Is The Three Musketeers an anti-Catholic book? At first blush, some might think so.
Its most famous villain is a man of the Church, Cardinal Richelieu; Alexandre Dumas, the book’s author, had a rather irregular private life; and the idea of cavaliers having mistresses is taken for granted.
But for a Catholic to deny himself The Three Musketeers would be an enormous mistake, for it is one of the greatest adventure yarns ever written, one that hasn’t dated a bit. That’s almost recommendation enough, for Catholics should remember their heritage. Catholics are not Puritan bluenoses, inherently suspicious of art or narrow-minded in intellect. While one might never find books with such titles as A Treasury of Presbyterian Art or Great Baptist Intellectuals on library bookshelves, replace Presbyterian and Baptist with Catholic, and such titles seem perfectly reasonable, necessary even. The Catholic faith affirms everything that is good, and in the great Catholic theologian Karl Adam’s words, "Art is native to Catholicism."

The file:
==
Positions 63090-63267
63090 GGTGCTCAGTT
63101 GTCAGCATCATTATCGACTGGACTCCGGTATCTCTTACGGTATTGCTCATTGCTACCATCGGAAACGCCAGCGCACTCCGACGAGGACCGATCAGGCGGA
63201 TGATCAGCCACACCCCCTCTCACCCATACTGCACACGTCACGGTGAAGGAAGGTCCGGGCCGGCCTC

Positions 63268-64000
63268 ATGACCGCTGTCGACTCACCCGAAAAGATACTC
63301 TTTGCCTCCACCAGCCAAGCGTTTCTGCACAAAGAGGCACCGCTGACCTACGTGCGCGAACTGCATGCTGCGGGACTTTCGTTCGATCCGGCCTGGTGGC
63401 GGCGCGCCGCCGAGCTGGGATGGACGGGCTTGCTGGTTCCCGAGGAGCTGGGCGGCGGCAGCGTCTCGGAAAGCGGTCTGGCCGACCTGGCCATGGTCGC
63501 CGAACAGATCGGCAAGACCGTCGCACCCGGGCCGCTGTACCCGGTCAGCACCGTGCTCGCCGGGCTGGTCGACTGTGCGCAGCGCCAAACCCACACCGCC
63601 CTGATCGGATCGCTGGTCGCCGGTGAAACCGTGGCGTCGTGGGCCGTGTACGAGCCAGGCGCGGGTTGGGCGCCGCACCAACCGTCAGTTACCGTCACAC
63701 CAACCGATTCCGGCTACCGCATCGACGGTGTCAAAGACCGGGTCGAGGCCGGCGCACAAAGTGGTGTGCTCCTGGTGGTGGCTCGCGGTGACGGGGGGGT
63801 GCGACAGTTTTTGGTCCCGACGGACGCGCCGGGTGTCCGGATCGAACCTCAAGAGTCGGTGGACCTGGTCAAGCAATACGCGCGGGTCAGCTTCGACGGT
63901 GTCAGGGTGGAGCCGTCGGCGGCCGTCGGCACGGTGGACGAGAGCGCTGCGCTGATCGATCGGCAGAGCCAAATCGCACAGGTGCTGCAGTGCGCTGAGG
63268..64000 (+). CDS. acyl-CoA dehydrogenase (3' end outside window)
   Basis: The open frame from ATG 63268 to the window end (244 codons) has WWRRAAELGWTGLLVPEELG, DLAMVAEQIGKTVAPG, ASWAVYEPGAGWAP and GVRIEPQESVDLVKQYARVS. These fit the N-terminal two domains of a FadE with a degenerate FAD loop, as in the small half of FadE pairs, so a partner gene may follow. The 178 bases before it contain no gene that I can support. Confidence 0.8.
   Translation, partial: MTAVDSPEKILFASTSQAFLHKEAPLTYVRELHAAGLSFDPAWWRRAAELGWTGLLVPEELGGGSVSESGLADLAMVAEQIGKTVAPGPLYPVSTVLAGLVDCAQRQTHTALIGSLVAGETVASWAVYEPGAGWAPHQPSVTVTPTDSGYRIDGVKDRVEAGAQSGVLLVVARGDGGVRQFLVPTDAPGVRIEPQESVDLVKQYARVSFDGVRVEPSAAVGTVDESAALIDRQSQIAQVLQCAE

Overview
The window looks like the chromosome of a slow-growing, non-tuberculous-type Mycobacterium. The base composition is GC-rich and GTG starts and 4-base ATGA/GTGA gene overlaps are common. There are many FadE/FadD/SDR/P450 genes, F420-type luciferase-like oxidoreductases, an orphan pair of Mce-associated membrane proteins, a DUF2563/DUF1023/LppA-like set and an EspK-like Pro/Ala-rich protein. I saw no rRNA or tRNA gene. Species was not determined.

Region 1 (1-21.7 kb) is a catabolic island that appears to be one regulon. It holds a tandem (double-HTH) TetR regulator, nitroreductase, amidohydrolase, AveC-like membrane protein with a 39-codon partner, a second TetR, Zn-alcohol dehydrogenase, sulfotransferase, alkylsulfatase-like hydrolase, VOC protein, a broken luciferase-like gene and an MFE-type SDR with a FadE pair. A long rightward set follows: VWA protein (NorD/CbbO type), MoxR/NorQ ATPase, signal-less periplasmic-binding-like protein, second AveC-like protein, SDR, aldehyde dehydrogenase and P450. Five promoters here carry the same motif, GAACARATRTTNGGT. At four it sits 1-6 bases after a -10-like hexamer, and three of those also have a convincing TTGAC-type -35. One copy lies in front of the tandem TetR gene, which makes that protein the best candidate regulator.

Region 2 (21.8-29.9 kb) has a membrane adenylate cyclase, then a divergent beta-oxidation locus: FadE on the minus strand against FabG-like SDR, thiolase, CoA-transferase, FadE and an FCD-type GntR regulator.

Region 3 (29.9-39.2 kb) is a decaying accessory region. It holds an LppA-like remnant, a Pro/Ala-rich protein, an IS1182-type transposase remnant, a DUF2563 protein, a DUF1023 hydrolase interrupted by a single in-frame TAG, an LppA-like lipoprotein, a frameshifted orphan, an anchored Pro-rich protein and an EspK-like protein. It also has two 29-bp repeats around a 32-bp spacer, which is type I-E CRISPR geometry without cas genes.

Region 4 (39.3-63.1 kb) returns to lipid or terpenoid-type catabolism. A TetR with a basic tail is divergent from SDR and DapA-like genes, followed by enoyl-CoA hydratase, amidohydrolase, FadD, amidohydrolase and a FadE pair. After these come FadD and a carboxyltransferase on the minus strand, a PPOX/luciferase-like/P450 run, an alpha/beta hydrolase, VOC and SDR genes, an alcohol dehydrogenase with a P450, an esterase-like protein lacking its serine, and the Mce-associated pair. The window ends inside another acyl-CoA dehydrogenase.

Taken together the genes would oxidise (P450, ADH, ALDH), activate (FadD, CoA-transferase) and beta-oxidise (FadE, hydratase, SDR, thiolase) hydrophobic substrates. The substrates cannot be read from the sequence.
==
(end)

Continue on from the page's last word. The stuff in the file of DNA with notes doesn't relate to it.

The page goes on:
The Three Musketeers is a fine example of popular literary art, and if one approaches it without puritanical fear, one will be rewarded not only with excitement and joy but also with a few theological surprises. Link